It might be speculated that he created the name Justin Atholl in order to write rather fanciful stories for the wartime markets, leaving "Sidney Denham" free to write straight fiction. However, Atholl seems to have proven popular and the byline appeared on a number of non-fiction books after the war, whilst Sidney Denham remained active writing about cats in books and for Our Cats magazine.

Denham married his second wife, Helen Frangopulo (1919-1969), in Holborn in 1948 and she occasionally collaborated with her husband and published some of his works.

Denham died at London Hospital on 13 April 1968, aged 62.


Novels as Justin Atholl
The Perfect Murder. London, Everybody’s Books, 1943.
The Man who Tilted the Earth. London, Everybody’s Books, Dec 1943.
Death in the Green Fields. London, Everybody’s Books, Feb 1944.
The Trackless Thing. London, Everybody’s Books, Feb 1944.
The Swastika Murder. London, Everybody’s Books, Mar 1944.
There Goes His Ghost. London, Everybody’s Books, Mar 1944.
The Grey Beast. London, Everybody’s Books, May 1944.
The Oasis of Sleep. London, Everybody’s Books, May 1944.
Land of Hidden Deaths. London, Everybody’s Books, Jul 1944.

Collections as Sidney Denham
Background to Murder and other stories, London, Mitre Press, Jan 1944.
The Grand National Mystery and other tales. London, Mitre Press, Jun 1944.

Non-fiction as T S Denham
Speed! The Story of the Schneider Trophy, with an introduction by Professor A. M. Low. London, Pilot Press, May 1929.

Non-fiction as Sidney Denham
Child of the Gods. Notes on the Abyssinian cat to-day and yesterday, with Helen Denham. London, H. Denham, 1951.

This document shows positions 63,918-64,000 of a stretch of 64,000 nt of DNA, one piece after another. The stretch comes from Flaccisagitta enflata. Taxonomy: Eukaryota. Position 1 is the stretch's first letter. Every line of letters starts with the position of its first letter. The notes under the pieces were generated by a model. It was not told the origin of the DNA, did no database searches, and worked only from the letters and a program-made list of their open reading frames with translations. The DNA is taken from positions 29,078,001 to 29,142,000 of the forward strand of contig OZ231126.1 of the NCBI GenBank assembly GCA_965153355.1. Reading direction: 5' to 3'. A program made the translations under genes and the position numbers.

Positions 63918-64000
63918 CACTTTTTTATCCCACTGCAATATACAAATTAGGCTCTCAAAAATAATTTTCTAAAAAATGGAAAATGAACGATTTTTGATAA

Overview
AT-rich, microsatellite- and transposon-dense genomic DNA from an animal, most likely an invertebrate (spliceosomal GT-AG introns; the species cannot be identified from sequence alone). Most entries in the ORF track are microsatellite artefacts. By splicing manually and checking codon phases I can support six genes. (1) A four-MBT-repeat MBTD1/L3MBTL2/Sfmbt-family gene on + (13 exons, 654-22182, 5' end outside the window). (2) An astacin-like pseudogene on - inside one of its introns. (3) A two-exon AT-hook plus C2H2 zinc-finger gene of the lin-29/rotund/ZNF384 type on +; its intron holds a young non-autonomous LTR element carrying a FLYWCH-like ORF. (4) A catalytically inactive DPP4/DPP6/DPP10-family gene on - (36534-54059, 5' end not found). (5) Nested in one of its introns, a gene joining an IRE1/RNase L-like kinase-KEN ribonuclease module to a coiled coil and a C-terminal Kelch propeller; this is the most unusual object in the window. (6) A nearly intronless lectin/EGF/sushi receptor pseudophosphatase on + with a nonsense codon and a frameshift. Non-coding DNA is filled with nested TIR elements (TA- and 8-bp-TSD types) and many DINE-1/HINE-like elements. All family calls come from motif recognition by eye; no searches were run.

Cats Between Covers. A bibliography of books about cats. London, H. Denham, 1952.
Let’s Keep a Pet. London, Thomas Nelson & Sons, 1955.
Our Cats, ed. Arthur E. Cowlishaw, text by Sidney Denham. London, Nicholas Kaye, 1958.
The Cat-Lover’s Week-end Book, with K. R. Williams, illus. Beryl Irving. London, Seeley, Service & Co., 1961 [1962].
The A to Z of Pets. London, Max Parrish, 1964.
101 Key Points of Cat Care, with Helen Denham. London, Dickens Press, 1968.

Non-fiction as Justin Atholl
Millionaire Crooks: True Stories of Famous Financial Racketeers. London, F. J. Hoskins, 194?.
How Stalin Knows. The story of the great atomic spy conspiracy. London, News of the World (Pocket), 1951.
Prison on the Moor. The story of Dartmoor Prison. London, John Long, 1953.
Shadow of the Gallows. London, John Long, 1954.
The Reluctant Hangman. The story of James Berry, executioner, 1884-1892. London, John Long, 1956.
How to Borrow Money, with Leslie Benjamin, illus. Stewart Marshall. London, Museum Press, 1961.

(* Greatly expanded from it original appearance on 20 December 2014.)


  1. How can a person die in 1968, at 68 years of age, when he was born in 1906?

  2. Through a typo, now corrected.